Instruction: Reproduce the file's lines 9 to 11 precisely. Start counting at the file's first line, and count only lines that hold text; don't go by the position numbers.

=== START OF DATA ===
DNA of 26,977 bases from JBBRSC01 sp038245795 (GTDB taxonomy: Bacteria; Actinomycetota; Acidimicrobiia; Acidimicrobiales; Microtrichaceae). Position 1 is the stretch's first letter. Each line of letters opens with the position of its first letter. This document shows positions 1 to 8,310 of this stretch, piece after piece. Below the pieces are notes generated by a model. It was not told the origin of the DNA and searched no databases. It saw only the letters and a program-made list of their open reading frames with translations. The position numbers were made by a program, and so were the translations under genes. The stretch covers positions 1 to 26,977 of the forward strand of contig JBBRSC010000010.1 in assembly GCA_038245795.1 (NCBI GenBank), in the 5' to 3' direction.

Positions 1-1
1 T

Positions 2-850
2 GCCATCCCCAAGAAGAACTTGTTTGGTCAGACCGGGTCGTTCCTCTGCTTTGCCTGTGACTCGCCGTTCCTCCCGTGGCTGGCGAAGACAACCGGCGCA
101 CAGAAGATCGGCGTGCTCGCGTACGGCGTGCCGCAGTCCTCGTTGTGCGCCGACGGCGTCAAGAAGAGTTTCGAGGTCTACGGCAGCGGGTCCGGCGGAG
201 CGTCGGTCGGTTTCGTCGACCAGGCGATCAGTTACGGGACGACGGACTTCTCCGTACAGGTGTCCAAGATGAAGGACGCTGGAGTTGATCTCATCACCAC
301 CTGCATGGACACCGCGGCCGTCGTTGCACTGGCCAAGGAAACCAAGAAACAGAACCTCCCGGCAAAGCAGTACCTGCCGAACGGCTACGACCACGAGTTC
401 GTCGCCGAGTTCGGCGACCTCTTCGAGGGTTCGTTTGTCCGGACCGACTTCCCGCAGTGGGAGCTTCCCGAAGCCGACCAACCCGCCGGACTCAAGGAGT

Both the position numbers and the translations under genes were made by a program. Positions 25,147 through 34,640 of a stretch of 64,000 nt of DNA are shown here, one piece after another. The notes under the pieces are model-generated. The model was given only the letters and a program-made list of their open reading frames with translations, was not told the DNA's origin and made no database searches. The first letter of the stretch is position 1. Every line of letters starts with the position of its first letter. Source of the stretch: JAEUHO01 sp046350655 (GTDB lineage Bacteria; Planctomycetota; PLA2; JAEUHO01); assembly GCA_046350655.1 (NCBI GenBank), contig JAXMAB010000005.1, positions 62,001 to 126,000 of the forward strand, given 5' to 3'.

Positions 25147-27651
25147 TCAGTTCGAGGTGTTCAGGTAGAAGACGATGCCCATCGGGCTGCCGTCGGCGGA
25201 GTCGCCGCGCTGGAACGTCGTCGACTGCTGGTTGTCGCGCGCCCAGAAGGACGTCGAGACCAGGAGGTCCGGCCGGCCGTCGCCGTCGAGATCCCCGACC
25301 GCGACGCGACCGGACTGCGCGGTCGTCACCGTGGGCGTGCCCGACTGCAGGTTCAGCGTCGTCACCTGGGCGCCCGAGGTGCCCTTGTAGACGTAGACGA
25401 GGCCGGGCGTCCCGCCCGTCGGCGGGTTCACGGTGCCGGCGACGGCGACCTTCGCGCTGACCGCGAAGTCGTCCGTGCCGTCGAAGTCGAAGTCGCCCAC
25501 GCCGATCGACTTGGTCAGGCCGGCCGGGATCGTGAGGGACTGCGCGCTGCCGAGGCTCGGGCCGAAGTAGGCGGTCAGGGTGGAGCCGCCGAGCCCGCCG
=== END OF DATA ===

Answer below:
401 GTCGCCGAGTTCGGCGACCTCTTCGAGGGTTCGTTTGTCCGGACCGACTTCCCGCAGTGGGAGCTTCCCGAAGCCGACCAACCCGCCGGACTCAAGGAGT

Both the position numbers and the translations under genes were made by a program. Positions 25,147 through 34,640 of a stretch of 64,000 nt of DNA are shown here, one piece after another. The notes under the pieces are model-generated. The model was given only the letters and a program-made list of their open reading frames with translations, was not told the DNA's origin and made no database searches. The first letter of the stretch is position 1. Every line of letters starts with the position of its first letter. Source of the stretch: JAEUHO01 sp046350655 (GTDB lineage Bacteria; Planctomycetota; PLA2; JAEUHO01); assembly GCA_046350655.1 (NCBI GenBank), contig JAXMAB010000005.1, positions 62,001 to 126,000 of the forward strand, given 5' to 3'.

Positions 25147-27651